Take the 2-minute tour ×
Stack Overflow is a question and answer site for professional and enthusiast programmers. It's 100% free, no registration required.

I saw asm("pause") in other people's code and I wonder what it does. The code is compiled by g++ on Linux.

This line is in a loop that's in another thread, which constantly polls if an update happens. I suspect it makes the program pauses a bit before polling again, but I wonder (1) Is my guess correct (2) why is it necessary to pause? The machine we run the code on has many processors and I the thread would totally just keep polling it.

share|improve this question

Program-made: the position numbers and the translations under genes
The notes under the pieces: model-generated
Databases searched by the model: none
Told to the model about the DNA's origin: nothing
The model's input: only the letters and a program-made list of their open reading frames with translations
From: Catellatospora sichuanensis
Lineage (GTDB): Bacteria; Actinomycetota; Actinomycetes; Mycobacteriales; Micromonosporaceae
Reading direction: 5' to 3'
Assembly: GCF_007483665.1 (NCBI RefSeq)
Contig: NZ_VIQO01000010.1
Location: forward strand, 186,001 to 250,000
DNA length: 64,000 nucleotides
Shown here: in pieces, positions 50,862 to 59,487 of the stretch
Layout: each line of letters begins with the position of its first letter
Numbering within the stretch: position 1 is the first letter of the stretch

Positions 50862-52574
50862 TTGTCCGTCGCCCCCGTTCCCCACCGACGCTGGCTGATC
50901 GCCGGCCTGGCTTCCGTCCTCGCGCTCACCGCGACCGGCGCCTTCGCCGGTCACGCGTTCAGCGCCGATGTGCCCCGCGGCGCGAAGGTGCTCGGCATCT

Is it kernel code, or application code? –  Basile Starynkevitch Apr 15 '12 at 9:50
add comment

1 Answer

up vote 8 down vote accepted

Basically that is called a spin loop, or busy wait. It would consume as much CPU resources as it can. This wastes CPU processing power and increases power consumption.

By putting pause instruction, you're hinting the processor that "this is a spin loop." This forces the processor not to be too smart to make unnecessary predictions (optimizations). Also, it frees up CPU time to be used for other things in some cases (e.g. Hyperthreading).

share|improve this answer
add comment

Your Answer


By posting your answer, you agree to the privacy policy and terms of service.

Not the answer you're looking for? Browse other questions tagged or ask your own question.